According to Mills, the USA is not a democracy because it is money that talks during elections and not the people. The results of each election are the expression of the voice of money and not the voice of the people. After Bush senior and Bush junior, they are already talking about a younger Bush for the 2012 Republican primaries. Moreover, as Max Weber pointed out, since political power is dependent on the bureaucracy, the US has 43 million bureaucrats and military personnel who effectively rule the country but without being elected and are not accountable to the people for their actions. One person (a rich one) is elected, but the real power lies with the caste of the wealthy who then get nominated to be ambassadors, generals, etc. How many people in these self-proclaimed democracies know that Peru’s constitution prohibits an outgoing president from seeking a second consecutive mandate?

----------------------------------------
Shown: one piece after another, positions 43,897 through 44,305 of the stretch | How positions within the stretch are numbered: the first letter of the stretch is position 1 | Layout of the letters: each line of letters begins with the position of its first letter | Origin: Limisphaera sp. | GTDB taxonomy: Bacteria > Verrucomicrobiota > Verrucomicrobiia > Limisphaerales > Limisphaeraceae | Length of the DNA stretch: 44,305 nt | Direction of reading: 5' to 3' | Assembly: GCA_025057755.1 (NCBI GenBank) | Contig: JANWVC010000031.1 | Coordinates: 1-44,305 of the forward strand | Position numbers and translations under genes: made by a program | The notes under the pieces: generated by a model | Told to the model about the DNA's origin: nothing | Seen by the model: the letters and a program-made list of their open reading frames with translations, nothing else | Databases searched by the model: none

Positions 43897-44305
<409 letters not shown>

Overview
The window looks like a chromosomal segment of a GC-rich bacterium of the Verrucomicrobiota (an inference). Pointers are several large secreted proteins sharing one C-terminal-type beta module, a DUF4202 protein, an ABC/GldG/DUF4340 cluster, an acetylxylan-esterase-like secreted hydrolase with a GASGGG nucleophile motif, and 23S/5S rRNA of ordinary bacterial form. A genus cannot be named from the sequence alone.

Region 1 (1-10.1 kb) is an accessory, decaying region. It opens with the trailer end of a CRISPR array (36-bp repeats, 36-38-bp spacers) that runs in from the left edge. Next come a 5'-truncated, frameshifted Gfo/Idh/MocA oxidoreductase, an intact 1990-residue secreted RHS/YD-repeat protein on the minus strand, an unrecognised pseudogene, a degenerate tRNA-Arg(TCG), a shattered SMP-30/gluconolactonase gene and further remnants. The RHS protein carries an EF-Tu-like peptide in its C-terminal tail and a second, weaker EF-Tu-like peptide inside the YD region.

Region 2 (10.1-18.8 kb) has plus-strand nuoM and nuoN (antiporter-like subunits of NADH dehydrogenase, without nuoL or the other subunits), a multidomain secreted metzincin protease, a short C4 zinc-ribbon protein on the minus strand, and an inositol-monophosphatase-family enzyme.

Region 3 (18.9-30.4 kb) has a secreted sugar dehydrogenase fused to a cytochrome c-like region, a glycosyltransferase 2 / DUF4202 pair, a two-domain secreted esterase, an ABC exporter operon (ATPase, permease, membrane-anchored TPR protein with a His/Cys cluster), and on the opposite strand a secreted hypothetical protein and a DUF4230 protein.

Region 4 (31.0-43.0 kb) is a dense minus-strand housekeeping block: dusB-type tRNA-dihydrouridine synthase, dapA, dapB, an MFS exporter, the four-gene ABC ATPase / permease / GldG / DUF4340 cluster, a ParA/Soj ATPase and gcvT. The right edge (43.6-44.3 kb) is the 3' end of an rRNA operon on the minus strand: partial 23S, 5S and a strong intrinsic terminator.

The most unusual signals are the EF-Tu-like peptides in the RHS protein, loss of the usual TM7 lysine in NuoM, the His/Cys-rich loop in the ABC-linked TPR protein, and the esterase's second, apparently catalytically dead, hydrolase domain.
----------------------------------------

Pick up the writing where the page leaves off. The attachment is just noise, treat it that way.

How many know that in Guatemala, not only can an outgoing president not seek re-election to the same post, no one from that person’s family can aspire to the top job either? Or that Rwanda is the only country in the world that has 56 per cent female parliamentarians? How many people know that in the 2007 CIA index, four of the world’s best-governed countries are African? That the top prize goes to Equatorial Guinea whose public debt represents only 1.14 per cent of GDP? Rousseau maintains that civil wars, revolts and rebellions are the ingredients of the beginning of democracy. Because democracy is not an end, but a permanent process of the reaffirmation of the natural rights of human beings which in countries all over the world (without exception) are trampled upon by a handful of men and women who have hijacked the power of the people to perpetuate their supremacy.